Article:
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This stabilization is understood to reflect a transition to a warmer, wetter, and less windy climate that generally persisted until today.
The OSL ages, coupled with a compilation of regional paleoclimatic data, corroborate and reinforce the previously proposed Mid-Holocene Liavliakan phase, known to reflect a warmer, wetter, and less windy climate that persists until today and resulted in dune stabilization around the Mid-Holocene.
Using an iterative modelling approach, we translate spatial uncertainty of historical maps into temporal uncertainty of channel position required for Bayesian deposition modelling.
The School of Geography and the Environment, in association with the RLAHA Luminescence Dating Laboratory, Research Laboratory for Archaeology and the History of Art, houses a state of the art luminescence dating facility: the Oxford Luminescence Dating Laboratory (OLD).
In addition our researchers continuously engage in efforts to improve and develop the methodology and to further advance our knowledge on the fundamental physical mechanisms underlying the dating method.
The OLD Laboratory also provides a commercial luminescence dating service and works closely with clients in industry, archaeological organizations, environmental institutes and other academic groups.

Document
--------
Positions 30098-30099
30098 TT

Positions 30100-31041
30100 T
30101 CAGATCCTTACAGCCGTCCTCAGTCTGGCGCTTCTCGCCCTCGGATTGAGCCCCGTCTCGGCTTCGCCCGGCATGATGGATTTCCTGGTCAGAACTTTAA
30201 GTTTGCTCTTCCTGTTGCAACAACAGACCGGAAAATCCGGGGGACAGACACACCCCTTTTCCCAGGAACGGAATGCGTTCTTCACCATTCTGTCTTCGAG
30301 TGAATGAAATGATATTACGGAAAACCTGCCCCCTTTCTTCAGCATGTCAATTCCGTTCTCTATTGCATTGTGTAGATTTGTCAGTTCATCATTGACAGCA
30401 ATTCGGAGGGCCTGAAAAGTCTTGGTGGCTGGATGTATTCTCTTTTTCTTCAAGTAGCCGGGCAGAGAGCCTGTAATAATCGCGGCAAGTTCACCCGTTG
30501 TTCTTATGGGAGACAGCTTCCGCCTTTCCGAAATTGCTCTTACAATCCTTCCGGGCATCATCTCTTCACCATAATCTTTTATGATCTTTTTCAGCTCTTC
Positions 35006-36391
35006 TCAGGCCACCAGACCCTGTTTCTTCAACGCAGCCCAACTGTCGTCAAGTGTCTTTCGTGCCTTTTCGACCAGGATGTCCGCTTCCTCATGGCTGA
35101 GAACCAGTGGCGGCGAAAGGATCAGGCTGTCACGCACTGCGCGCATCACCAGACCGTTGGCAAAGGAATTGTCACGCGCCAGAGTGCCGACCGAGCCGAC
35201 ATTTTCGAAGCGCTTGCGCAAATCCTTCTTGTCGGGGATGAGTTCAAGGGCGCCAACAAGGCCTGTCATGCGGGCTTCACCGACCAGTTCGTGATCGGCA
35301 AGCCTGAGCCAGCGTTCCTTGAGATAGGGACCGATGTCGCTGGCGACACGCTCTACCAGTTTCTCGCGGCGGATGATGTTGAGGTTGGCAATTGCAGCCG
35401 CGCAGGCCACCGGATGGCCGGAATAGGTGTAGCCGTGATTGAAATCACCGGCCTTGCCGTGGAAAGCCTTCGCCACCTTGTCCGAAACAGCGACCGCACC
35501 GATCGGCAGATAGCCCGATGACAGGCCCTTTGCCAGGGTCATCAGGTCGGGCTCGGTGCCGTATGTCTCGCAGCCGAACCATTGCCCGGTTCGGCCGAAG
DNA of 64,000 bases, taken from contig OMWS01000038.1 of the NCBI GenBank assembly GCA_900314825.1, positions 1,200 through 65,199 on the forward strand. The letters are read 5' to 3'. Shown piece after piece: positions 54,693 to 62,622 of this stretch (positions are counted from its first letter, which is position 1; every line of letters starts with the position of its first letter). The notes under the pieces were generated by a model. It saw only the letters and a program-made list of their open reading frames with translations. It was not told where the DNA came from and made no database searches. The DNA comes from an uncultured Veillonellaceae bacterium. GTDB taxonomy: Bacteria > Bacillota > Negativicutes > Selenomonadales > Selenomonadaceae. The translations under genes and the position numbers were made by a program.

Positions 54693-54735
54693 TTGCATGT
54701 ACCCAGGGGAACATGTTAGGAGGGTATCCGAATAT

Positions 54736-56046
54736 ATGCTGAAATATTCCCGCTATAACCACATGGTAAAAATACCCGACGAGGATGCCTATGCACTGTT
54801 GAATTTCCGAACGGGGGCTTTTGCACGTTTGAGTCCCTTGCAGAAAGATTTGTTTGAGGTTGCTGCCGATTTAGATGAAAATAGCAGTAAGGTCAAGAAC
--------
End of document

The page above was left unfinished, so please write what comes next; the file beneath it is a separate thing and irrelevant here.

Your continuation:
Optically stimulated luminescence (OSL) is used to determine the time elapsed since quartz grains were last exposed to sunlight, before they were buried and the dune stabilized.Further to this, OSL dating provides the chronological link between the landscape/surface processes and human activity, which is inferred from the archaeological evidence within the sediment.No other dating technique of this age range (100 yrs-200 ka) provides this intimate connection between the sedimentary processes and the evidence for human behavior.Many sand seas have been dated extensively by luminescence, e.g., the Kalahari, Namib the Australian linear dunes and the northwestern Negev dune field, Israel.However, no ages were published so far from the central Asian sand seas.